"We like our team." (Sportsnet)
With the draft and unrestricted free agency approaching rapidly, the NHL is about to explode with activity. The salary cap is coming down, older players with big contracts are being compliance buyouts and will soon be unrestricted free agents, and trade rumors are swirling across the National Hockey League. And, as always, this means that Capitals fans are throwing together dream scenarios, playing general manager, and picking on players they want to see gone for various reasons.
Everyone is excited for the future, as is the case every summer in Washington.
Here’s the thing with the Capitals – they are backed against a wall. Massive salary commitments to Alex Ovechkin, Nicklas Backstrom, Mike Green, and even Brooks Laich and Martin Erat have left the Caps with a little more than $5.5 million in cap space to sign their two restricted free agents, Marcus Johansson and Karl Alzner. Along with them are unrestricted free agents on the team last year, Mike Ribeiro and Matt Hendricks. Simple math will tell you that at least one of these unrestricted free agents is not coming back, and more than likely they will both not return to Washington in 2013-14.
So what to do?
The simple answer would be to exercise compliance buyouts or trade Jeff Schultz, Michal Neuvirth, or perhaps anyone on the roster with a big contract except Backstrom (Laich, Green, Joel Ward…). This would give the Capitals assets to build for the future when Evgeny Kuznetsov arrives, which, if reports are to be believed, will be in the fall of 2014. It would free up cap space for bigger contracts to young players and perhaps a free agent here and there.
Exchanging Neuvirth and Schultz, in particular, would be the best way to do this if the Capitals hope to find a balance between remaining competitive and trying to build on the future. The money that these players would free up could be used to bring in new talent via a trade or in free agency.
Unfortunately, it is not likely to happen.
Schultz has wanted a trade for more than three months now, and George McPhee has been unable to trade him. Ownership and management seem unwilling to exercise a compliance buyout on the final year of the defenseman’s contract, which would rid them both of the player and his cap hit. McPhee is also adamant that he does not plan on trading Neuvirth, despite the fact that he is now the de facto backup, regardless of how talented he is, following the play of Braden Holtby over the last 12 months.
Nor is it at all likely that Green, Laich, Martin Erat, Joel Ward, Ovechkin, or any other core players are going anywhere. Yes, they would probably fetch a nice rebuilding return on the market and shed the team of salary if they were bought out, but management and ownership view them as – you guessed it – core players. And they are on this Washington team. But they’re not the core players of a team that is ready to win a Stanley Cup Championship.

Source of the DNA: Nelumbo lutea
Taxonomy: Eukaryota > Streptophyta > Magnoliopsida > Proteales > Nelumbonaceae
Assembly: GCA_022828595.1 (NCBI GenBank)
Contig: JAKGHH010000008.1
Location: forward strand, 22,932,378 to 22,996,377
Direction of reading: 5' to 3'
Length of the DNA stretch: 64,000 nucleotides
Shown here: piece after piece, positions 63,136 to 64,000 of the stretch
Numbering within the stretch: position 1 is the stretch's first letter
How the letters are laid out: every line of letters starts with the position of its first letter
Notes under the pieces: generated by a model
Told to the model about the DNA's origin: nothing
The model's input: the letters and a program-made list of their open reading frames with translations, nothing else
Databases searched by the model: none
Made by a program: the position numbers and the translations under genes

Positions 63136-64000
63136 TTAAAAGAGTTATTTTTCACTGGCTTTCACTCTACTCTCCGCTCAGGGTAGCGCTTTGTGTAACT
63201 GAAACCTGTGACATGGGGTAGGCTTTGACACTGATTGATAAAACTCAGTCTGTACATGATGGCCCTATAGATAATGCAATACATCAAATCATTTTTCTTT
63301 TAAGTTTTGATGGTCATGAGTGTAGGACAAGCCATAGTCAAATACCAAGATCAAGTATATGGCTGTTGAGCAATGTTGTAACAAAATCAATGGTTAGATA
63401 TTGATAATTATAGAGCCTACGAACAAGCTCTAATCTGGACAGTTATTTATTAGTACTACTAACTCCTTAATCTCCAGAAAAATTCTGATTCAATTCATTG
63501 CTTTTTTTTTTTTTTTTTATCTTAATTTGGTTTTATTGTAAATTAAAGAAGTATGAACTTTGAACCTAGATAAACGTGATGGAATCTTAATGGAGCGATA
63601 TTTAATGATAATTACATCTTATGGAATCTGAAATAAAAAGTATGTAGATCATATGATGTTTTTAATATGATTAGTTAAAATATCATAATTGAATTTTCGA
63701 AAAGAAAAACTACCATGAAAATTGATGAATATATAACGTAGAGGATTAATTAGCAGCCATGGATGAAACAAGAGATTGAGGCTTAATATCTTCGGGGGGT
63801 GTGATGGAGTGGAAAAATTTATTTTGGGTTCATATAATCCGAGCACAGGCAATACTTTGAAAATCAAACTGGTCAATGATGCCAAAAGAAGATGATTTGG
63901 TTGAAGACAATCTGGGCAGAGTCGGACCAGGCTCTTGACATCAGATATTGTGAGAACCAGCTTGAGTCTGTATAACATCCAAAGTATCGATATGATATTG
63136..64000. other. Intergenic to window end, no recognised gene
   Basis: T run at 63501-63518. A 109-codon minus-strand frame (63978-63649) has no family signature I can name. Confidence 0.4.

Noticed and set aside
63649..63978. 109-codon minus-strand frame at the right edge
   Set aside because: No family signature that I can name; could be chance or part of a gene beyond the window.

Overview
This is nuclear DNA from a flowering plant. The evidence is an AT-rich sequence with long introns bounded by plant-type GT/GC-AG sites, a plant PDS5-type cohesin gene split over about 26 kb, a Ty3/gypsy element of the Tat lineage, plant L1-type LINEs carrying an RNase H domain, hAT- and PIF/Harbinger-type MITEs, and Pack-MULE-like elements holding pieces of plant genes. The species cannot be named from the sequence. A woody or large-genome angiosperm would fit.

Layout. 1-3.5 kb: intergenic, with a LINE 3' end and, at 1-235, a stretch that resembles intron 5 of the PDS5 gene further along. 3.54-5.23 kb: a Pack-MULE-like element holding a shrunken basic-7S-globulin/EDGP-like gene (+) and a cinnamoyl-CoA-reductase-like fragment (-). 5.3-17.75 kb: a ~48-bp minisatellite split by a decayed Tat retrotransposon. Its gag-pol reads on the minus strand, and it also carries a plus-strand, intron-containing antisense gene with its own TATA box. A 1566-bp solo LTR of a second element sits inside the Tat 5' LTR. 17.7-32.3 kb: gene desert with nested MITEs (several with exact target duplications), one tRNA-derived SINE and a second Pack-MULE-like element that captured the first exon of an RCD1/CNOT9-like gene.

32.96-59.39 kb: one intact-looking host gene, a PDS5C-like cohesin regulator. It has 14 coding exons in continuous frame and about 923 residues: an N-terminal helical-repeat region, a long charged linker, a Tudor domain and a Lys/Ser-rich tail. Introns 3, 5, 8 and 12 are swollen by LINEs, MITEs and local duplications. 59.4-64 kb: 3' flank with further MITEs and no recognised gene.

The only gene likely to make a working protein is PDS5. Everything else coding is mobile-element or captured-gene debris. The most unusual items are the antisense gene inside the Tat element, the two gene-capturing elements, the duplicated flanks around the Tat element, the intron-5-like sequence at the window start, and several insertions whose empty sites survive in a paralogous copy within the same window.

This core has struggled to be consistent in the regular season over their last two campaigns and have yet to win anything of substance in the playoffs. They know it. We know it. But the group is not going to go anywhere – McPhee and by extension Leonsis have made this perfectly clear time in and time out, like on cleanout day:
“But these guys, I’d go to war with these guys. These are good players. Where do you get another Ovechkin? Nick Backstrom is a heck of a player. Mike Green is a heck of a player. Carlson is on his way up. We’ve got a lot of good young players, and we’ll keep going to war with them.”
This does not sound like a man who plans on doing anything radical. McPhee “likes his team,” as he says so often, and he has the backing of ownership in this belief. Despite the salary cap crunch that will almost certainly cause Ribeiro and Hendricks to leave, albeit on inflated contracts I wouldn’t like to see on this roster, the brain trust believes that this team is good enough to compete for the Stanley Cup. I don’t agree, but that isn’t the point here.
The point is that people expecting Washington to be very active during this upcoming flurry of activity are getting their hopes up for something that is unlikely to happen. Anything worth doing that would really shake up the team, send a message, and inject new talent in to the roster is virtually certain to involve a player that management and ownership either don’t want to move or couldn’t move if they wanted to because of the contract the player has. With compliance buyouts a pipe dream by all indications, where is there to go?
The answer is, more than likely, nowhere. The Capitals are spinning their wheels, and the salary cap coming down has put them in a situation that will make it very difficult to improve their club or compete for the playoffs, let alone the Stanley Cup, in the new division they will enter next season. There are holes on this club, at center and in the top half of the defensive core; they are not a good possession team.
In all likelihood, there is little help on the way this offseason. And that is the reality of this upcoming summer.
Harry Hawkings is a college student credentialed to cover the NHL and the Capitals for RtR. Follow him on Twitter here.